According to a report compiled by Juwai.com—arguably the most vast real estate data base catering in the world catering specifically to Chinese buyers—“the world will see fewer new foreign buyer restrictions imposed on top Chinese property destinations in the year ahead than any of the prior three years.”
In Canada, there is a 15% foreign buyer tax in the Toronto area, and a 20% tax in Vancouver to go along with a 2% speculation tax, which many believe was design to to target foreign speculators.
According to Carrie Law, Juwai’s CEO and director, says that Canada has already imposed substantial parameters around foreign ownership and it is, therefore, unlikely any further levies will follow over the next year and a half.
“Canada has seen high bars placed in front of new foreign property buyers over the past two years,” the report quoted her as saying. “But we think that in 2018-19, it is unlikely that new restrictions or taxes will be imposed.”
Apart from the foreign buyer-targeted taxes in the country’s two most expensive real estate markets, B-20 has also served as another impediment to homeownership.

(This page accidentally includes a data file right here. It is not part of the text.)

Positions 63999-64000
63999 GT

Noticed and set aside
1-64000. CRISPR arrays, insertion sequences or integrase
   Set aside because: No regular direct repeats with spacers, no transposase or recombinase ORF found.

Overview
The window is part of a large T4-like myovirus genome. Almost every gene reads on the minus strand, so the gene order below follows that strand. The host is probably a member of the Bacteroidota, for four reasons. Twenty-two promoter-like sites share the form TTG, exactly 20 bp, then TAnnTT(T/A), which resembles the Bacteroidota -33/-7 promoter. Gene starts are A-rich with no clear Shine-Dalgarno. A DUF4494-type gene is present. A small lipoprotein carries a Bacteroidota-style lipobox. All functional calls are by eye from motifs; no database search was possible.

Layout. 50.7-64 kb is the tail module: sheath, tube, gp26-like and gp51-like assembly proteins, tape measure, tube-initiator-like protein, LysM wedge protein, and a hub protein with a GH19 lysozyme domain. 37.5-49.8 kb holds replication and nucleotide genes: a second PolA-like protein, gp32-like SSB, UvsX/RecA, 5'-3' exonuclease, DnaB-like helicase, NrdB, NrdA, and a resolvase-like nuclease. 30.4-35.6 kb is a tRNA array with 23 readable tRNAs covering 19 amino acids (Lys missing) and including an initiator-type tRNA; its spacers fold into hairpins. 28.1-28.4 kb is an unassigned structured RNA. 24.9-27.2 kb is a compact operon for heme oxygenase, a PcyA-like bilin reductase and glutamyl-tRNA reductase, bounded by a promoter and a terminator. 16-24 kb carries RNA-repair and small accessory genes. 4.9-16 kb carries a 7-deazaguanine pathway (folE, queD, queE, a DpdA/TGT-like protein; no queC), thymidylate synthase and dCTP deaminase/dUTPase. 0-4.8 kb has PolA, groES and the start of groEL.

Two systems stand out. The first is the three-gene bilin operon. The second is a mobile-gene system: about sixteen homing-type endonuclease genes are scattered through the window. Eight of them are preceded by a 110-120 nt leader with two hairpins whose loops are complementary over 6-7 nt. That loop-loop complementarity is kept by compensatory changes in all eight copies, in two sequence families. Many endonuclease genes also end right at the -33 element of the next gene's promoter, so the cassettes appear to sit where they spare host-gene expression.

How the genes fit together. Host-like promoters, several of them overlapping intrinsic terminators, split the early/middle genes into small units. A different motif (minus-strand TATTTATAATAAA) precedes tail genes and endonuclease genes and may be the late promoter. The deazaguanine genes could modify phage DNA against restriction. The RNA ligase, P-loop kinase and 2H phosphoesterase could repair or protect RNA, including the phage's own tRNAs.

“New mortgage regulations have weakened the market by dampening the primary drivers of higher prices, which is local buyers taking advantage of low interest rates to trade up or buy investment homes.”
Law added that the most popular Canadian markets for Chinese buyers Toronto, Montreal, Vancouver, Calgary and Ottawa.
Montreal, in particular, has born witness to a noticeable spike in real estate activity. While the foreign buyer taxes in Toronto and Vancouver play a role, affordability in the two cities have turned Montreal into a desired market.
Additionally, Montreal is experiencing a renaissance largely impelled by fortuitous economic conditions, including the lowest unemployment rate in 30 years.
But while Montreal is resurgent, and experiencing previously-unexpressed interest from Chinese buyers, Toronto—Canada’s economic heartbeat—remains the most desirable destination.
“Montreal is a wonderful destination that deserves a good deal more international investment than it receives now,” Law previously told MortgageBrokerNews.ca. “Toronto has demand drivers that won’t disappear, including the English language, educational system, and job market.”
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